A scalable architecture for distributed transmit beamforming with commodity radios: design and proof of concept

We describe a fully-wireless prototype of distributed transmit beamforming on a software-defined radio platform. Distributed beamforming is a cooperative transmission technique that can achieve orders of magnitude increases in range or energy efficiency of wireless communication systems. However, this technique requires precise synchronization of the radio frequency signal from each transmitter. The significance of our prototype is in demonstrating that this requirement can be satisfied using digital signal processing methods on commodity hardware with low-quality oscillators. Our synchronization approach scales to large numbers of transmitters: each transmitter runs independent algorithms based on periodically transmitted feedback packets from the receiver. A key simplification is the decoupling of the algorithms for frequency locking and beamsteering at each transmitter, even though both processes use the same feedback packets. Frequency locking employs an Extended Kalman filter to track the local oscillator offset between a transmitter and the receiver, using frequency offset measurements based on the feedback packet it waveform, while the phase adjustments for beamsteering are determined using a one-bit feedback algorithm based on the feedback packet it payload. Our prototype demonstrates that distributed transmit beamforming can be incorporated into wireless networks without requiring hardware innovations, and provides open-source building blocks for future research and development.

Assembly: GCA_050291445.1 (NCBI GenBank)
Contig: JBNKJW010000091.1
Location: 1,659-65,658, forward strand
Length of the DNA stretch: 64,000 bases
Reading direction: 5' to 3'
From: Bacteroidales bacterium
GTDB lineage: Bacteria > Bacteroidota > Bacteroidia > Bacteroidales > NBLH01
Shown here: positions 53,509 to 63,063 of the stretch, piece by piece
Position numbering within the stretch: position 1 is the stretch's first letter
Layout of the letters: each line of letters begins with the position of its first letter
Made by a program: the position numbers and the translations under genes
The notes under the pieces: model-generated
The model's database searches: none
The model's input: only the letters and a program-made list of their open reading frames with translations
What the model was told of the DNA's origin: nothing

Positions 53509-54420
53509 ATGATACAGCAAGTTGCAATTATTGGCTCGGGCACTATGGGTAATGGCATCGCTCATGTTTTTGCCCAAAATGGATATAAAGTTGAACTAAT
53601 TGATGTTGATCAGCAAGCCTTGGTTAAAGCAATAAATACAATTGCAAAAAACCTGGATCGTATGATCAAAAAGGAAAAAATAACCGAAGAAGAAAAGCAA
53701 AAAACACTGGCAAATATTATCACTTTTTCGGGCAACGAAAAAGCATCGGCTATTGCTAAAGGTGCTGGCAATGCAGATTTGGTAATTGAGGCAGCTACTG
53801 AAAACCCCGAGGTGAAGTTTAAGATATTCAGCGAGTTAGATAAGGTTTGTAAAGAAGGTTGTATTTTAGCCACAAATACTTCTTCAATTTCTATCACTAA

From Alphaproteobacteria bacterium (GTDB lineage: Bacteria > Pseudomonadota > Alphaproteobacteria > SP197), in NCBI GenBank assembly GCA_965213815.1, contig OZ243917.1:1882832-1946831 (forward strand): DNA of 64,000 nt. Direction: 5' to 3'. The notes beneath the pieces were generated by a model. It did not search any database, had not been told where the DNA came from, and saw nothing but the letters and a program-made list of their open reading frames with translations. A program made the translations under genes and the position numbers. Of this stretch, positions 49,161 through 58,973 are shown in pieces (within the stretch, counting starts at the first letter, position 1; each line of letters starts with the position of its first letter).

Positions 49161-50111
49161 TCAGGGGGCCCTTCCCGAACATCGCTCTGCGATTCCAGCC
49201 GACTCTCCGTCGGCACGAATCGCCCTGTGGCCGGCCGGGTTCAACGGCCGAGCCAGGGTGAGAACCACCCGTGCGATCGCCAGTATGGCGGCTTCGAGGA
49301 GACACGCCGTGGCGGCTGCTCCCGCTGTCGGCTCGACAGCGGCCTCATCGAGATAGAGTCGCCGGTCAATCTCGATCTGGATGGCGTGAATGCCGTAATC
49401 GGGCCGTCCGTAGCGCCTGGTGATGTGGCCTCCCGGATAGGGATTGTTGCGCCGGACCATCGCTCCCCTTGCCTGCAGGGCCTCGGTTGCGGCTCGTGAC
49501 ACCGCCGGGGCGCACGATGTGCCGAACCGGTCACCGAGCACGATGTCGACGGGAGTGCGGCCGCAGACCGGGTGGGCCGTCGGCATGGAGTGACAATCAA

F. Quitin, M. M. Ur Rahman, R. Mudumbai, and U. Madhow
IEEE Transactions on Wireless Communications
Volume: 12
Number: 3
Pages: 1418–1428
Date: March, 2013
ICB Affiliated Authors: Upamanyu Madhow